Sally Fox is a Headteacher at Pool-in-Wharfedale CE (VC) Primary School and has been in post since 2015.
I first got excited by the idea of sharing and collaborating on schools-based research when I joined the Learning First community. What motivates me is that it’s not about knowing what’s right. No-one is judging you and you’re given the space to test ideas and collaborate on research to develop practice, going beyond ‘doing it for Ofsted’ and ticking boxes.
Over the last few years, our school has gone from ‘requires improvement’ to a ‘good’ rating and my team and our school are growing in confidence. We are no longer questioning ‘are we good enough?’ and our staff team have developed a mantra: What are we doing? Why are we doing it? What impact is it having? I joined the Chartered College of Teaching at the beginning of the year and attended the inaugural conference in Sheffield. Whilst listening to the speakers, I turned to a colleague and commented on how great it would be to base a school development improvement plan on evidence-informed research. We are always asking our children to be curious, so why aren’t we?
Before Ofsted visited in January 2015, we were constrained by a very strict Ofsted action plan, with very little room for creativity. Once the reins are off, you’re left thinking, ‘what do we do next?’ Looking at our current plan, it’s done little to inspire what I feel are a very forward-thinking staff and seems again like we’ve been ‘box-ticking’. But for whom? And what has actually changed as a result? Improvements have happened within the school but not necessarily as a direct result of the plan. Feeling empowered, I spoke with my Senior Leadership Team (SLT) to share my ideas about research-based school improvement and they too felt excited – particularly as they could see that, by engaging with this plan, it could also provide opportunities for personal growth and professional development.
I’ve since spoken with our governors and wider staff team and the response has been unbelievable. We have all agreed that we want our children to be involved and my colleagues are so excited by this idea – the potential for exploring different paths of research. I’m keen to emphasise that in no way do I want this plan to create more work for staff. In my view, this plan should reflect what we are already doing on a daily basis. One concern from the governors was that this research-informed plan should not mean we lose focus on other key areas, such as literacy and maths. I’m confident this will not be the case and my team are mindful of the need for keeping up to date with subject development and specific monitoring required to maintain our children’s development.
Between now and the end of term, our staff team will be deciding on our Key Areas of Research (KAR) and ideas that will be at the heart of our new school development plan. We are very lucky and proud to have articulate children who have great attitudes to learning and we will be talking with them more to explain these themes and hear their views. Once we’ve decided our research themes and engaged our pupils, the plan will be to speak with the parents to explain this new development and the impact it will have on the school.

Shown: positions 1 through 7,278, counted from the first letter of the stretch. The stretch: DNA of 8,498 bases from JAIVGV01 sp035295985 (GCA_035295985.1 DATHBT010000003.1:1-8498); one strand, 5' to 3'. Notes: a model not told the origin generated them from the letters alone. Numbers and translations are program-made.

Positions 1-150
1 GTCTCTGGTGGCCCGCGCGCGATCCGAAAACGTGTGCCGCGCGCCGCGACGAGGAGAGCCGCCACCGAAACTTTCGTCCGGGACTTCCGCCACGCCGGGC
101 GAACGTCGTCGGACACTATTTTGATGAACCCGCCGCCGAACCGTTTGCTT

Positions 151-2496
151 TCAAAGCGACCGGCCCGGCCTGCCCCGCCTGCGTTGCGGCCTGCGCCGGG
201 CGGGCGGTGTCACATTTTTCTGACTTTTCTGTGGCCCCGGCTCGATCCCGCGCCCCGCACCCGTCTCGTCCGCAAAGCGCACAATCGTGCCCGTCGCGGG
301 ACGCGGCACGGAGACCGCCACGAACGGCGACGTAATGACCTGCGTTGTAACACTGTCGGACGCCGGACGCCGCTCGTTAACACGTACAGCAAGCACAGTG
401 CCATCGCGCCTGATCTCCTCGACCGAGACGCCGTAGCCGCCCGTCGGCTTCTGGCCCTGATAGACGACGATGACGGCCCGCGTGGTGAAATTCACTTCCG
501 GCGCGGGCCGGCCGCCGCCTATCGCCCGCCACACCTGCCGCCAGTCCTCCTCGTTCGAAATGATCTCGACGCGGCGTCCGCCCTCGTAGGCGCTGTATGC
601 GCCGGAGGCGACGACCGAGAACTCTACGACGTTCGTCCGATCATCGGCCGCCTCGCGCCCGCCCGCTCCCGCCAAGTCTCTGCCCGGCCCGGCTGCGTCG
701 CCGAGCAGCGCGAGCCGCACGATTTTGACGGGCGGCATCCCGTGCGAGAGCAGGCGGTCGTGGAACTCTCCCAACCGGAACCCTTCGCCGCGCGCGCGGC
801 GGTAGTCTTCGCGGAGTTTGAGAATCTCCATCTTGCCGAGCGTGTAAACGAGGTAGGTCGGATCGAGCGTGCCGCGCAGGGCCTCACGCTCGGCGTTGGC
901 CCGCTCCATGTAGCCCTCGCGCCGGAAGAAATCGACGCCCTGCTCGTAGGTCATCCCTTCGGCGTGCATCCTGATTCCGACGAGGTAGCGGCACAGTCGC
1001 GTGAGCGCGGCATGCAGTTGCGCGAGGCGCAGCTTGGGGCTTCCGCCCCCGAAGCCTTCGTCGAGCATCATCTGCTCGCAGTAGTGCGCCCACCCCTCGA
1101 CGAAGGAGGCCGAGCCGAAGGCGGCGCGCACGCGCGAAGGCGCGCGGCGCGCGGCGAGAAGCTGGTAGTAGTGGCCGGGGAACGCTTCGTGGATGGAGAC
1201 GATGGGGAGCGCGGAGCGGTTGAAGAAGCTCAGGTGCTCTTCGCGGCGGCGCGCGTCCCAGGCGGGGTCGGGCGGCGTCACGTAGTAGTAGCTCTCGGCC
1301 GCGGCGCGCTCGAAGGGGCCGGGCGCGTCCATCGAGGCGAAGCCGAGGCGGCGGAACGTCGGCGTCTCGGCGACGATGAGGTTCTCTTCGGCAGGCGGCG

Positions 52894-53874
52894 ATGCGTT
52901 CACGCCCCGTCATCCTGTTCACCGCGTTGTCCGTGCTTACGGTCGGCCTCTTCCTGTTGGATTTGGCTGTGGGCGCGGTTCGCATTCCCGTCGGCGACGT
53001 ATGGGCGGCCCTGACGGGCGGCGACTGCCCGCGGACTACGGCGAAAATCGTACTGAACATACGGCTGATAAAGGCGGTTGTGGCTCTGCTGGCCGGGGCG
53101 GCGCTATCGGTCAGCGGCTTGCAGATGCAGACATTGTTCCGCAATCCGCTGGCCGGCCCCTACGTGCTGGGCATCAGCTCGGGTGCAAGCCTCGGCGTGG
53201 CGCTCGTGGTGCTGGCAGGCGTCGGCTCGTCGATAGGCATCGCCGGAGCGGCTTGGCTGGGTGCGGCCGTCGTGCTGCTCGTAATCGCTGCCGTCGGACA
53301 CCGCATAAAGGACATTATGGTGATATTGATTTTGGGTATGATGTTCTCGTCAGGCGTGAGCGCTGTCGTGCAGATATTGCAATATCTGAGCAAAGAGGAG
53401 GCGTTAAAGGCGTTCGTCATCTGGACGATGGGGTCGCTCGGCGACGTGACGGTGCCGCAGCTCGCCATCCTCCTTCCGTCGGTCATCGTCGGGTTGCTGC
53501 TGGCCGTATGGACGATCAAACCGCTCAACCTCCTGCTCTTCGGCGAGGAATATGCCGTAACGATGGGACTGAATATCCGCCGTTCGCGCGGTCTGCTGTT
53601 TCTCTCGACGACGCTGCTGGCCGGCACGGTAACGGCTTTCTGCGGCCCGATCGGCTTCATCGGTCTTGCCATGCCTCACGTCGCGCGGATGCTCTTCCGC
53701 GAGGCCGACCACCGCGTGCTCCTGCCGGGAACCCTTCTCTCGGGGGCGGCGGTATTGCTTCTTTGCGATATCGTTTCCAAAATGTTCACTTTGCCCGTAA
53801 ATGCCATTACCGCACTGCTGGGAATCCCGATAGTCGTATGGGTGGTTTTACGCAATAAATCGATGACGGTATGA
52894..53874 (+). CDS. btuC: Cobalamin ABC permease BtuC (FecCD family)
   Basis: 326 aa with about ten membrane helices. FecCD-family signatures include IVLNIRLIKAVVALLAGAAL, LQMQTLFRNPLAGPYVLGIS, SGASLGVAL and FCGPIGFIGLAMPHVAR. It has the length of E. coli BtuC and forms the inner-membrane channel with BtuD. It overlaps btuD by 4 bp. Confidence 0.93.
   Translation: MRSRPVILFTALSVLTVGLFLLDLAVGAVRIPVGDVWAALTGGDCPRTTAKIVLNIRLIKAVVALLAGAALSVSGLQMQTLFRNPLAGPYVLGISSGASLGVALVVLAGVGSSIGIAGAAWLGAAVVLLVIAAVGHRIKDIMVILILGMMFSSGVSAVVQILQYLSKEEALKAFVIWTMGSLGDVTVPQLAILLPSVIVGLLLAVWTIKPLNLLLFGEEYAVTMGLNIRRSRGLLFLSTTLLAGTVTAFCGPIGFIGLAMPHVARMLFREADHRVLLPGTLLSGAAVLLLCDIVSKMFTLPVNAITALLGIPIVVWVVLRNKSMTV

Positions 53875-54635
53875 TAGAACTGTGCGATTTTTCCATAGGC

We have two training days scheduled before the return to school in Autumn. By then we will have agreed the plan and will be discussing implementation – how we will conduct the research and who will be leading on what? From then, the intention is to meet every half term to share progress, with contributions from the whole staff team.
This is a completely new approach for me and our staff at the school. It’s a very different mindset to what we are used to and it’s so exciting: to know that we will have the research to back up new directions that the school will take; ones which are right for our school and our children. I’m so intrigued as to where this will lead us: what will we find out, what new things will we discover and how will it change our practice?
I’d love to hear from anyone else who has done anything like this. We have so many questions before we get going: What are the basic research skills required? How do you research effectively? Will everything else get done? Will research take over? How long do you run with a particular research theme – how much time do you spend on it and how deep do you go? How will it benefit the children? In the spirit of true collaboration, I’m keen to hear your views and share our progress. Email me at firstname.lastname@example.org
Sally Fox graduated from Middlesex University in 1997 with a BA (Hons) in Education. The Chartered College of Teaching will follow Sally and her team at Pool-in-Wharfedale CE (VC) Primary School on this journey and report back as they develop and implement their research-informed school development plan. We will catch up with Sally again in September when they’ve agreed their plan and research questions they aim to address.